Final Exam from dcJohn's photostreamA year ago I started writing about energy efficiency and schools. One of the first things I wrote about was legislation proposed by Washington State Representative Hans Dunshee. Finally, the legislature formed a compromise measure based on Dunshee’s efforts from last session, which authorizes $500 million in bonds for retrofits and uses an extension of the tax on bottled water for debt service.

Last night, the bill passed both houses of the legislature and is on its way to the Governor for her signature, despite ups and downs throughout the session.

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  • One issue that arose was the possible impact the policy might have on the State’s bond rating. Sightline published a policy memo, “Saving Money, Supporting Schools,” arguing that Dunshee’s bill would save money and create jobs, but would have minimal effect on Washington’s bond rating. That memo—along with this key chart—helped make the case that the bond rating wouldn’t be affected negatively and kept the discussion about broadly-shared benefits like green job creation, energy efficiency, and long-term investments in public schools.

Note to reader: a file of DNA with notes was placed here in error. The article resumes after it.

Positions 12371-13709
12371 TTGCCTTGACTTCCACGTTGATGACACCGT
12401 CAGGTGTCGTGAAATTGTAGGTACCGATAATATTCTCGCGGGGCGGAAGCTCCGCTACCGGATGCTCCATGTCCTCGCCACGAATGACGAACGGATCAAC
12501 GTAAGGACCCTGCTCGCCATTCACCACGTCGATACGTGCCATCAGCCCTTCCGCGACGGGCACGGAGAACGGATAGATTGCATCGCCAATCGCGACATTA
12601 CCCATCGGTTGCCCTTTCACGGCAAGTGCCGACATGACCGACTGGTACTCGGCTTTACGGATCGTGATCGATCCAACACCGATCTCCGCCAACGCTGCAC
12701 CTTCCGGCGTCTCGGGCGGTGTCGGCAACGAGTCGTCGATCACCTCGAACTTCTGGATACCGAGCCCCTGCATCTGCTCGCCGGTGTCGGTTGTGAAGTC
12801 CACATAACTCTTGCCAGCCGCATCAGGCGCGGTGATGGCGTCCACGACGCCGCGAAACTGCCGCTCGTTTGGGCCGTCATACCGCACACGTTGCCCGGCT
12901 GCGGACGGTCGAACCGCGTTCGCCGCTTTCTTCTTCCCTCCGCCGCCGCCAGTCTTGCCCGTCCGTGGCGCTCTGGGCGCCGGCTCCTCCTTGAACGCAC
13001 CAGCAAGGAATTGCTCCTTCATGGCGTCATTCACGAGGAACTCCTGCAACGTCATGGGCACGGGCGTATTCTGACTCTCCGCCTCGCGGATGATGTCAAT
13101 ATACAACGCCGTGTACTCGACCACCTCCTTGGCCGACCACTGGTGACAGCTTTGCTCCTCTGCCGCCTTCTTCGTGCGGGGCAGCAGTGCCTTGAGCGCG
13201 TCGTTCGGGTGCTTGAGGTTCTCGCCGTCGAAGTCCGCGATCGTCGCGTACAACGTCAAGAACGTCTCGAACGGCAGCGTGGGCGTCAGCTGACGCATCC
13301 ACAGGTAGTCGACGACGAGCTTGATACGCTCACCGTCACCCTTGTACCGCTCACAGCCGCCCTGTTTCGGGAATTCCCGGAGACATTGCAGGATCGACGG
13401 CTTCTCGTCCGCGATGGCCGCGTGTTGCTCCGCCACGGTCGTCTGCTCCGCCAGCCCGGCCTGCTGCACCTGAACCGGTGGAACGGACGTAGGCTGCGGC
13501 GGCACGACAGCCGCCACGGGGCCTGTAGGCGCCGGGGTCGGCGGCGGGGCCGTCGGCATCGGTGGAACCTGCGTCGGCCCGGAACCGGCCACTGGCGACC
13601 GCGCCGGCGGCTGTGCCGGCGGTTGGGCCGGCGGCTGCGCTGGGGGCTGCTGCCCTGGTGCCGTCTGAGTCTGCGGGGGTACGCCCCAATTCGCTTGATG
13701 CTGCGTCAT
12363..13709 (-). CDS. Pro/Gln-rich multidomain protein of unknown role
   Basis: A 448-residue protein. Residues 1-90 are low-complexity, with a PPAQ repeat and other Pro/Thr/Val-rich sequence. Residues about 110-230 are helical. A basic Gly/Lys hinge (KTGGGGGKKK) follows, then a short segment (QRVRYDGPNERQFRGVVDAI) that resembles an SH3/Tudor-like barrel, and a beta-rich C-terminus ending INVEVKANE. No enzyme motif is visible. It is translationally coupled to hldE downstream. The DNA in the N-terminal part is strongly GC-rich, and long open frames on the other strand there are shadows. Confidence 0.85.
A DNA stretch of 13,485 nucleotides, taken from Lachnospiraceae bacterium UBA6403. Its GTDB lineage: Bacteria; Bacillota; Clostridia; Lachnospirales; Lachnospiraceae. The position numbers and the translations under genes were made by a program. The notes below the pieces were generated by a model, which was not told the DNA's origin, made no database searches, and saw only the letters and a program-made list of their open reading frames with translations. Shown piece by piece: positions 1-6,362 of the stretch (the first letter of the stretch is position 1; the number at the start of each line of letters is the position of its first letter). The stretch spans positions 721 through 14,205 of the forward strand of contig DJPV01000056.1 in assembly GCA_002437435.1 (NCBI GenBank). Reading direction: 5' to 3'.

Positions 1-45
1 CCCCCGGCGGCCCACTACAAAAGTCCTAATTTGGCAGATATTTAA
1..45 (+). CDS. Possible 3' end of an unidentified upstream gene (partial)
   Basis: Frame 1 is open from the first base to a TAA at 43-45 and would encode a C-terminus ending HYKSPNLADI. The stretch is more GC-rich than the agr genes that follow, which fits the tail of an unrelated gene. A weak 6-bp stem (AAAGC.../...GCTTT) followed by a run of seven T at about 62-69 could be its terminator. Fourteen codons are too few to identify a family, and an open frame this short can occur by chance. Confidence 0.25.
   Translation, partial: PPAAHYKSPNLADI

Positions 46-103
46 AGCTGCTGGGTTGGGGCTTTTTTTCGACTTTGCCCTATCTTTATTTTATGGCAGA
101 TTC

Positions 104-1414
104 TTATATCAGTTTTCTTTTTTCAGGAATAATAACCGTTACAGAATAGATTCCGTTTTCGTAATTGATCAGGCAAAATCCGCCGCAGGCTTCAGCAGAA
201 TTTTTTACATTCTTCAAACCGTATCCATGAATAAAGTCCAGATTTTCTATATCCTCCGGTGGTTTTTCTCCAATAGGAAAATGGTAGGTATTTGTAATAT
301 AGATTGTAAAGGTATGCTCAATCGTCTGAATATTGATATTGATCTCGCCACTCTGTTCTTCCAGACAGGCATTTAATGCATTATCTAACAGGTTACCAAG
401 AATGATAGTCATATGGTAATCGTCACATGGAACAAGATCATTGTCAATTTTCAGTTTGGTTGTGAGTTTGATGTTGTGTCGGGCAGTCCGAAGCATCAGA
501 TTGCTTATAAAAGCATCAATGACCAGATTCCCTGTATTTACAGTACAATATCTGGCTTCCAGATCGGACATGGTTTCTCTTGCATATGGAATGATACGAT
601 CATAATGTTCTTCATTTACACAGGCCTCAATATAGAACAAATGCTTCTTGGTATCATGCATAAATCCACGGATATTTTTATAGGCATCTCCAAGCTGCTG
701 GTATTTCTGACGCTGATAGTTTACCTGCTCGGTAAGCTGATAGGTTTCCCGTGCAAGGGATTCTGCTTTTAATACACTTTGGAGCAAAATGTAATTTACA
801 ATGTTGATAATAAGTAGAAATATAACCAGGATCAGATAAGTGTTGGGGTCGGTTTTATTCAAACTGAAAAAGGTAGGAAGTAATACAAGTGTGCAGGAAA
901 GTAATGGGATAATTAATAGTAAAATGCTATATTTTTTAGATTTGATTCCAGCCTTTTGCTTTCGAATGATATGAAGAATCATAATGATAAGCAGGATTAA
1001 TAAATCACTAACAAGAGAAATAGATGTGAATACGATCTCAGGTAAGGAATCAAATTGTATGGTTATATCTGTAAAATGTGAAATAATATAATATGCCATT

The legislation as passed will give schools and other public facilities access to financing for much-needed retrofits to aging buildings—improvements that will save both energy and public money. Importantly, the savings stay in the school districts where they can give a boost to districts that are facing serious budget shortfalls. The bill stipulates that the retrofit work will be done according to the well-tested principles of performance contracting, which ensures that projects will receive funding based on their proven ability to generate real energy savings.

    Because the bill uses revenues bonds—bonds with a dedicated source of revenue—any concerns about the bill’s effects on the State’s credit rating should be completely allayed. And all the benefits of the original bill—money savings for schools, improved health for students and staff, savings for the school construction fund, reduced carbon emissions, and jobs—are still intact.

    But all the work is not done. The next step is the campaign! The legislation requires a vote of the people to approve the issuance of the bonds and the revenue source to pay for them. Stay tuned for more information and discussion this summer as the election gears up.

    Final exam photo courtesy of Flickr user dcjohn under a Creative Commons license.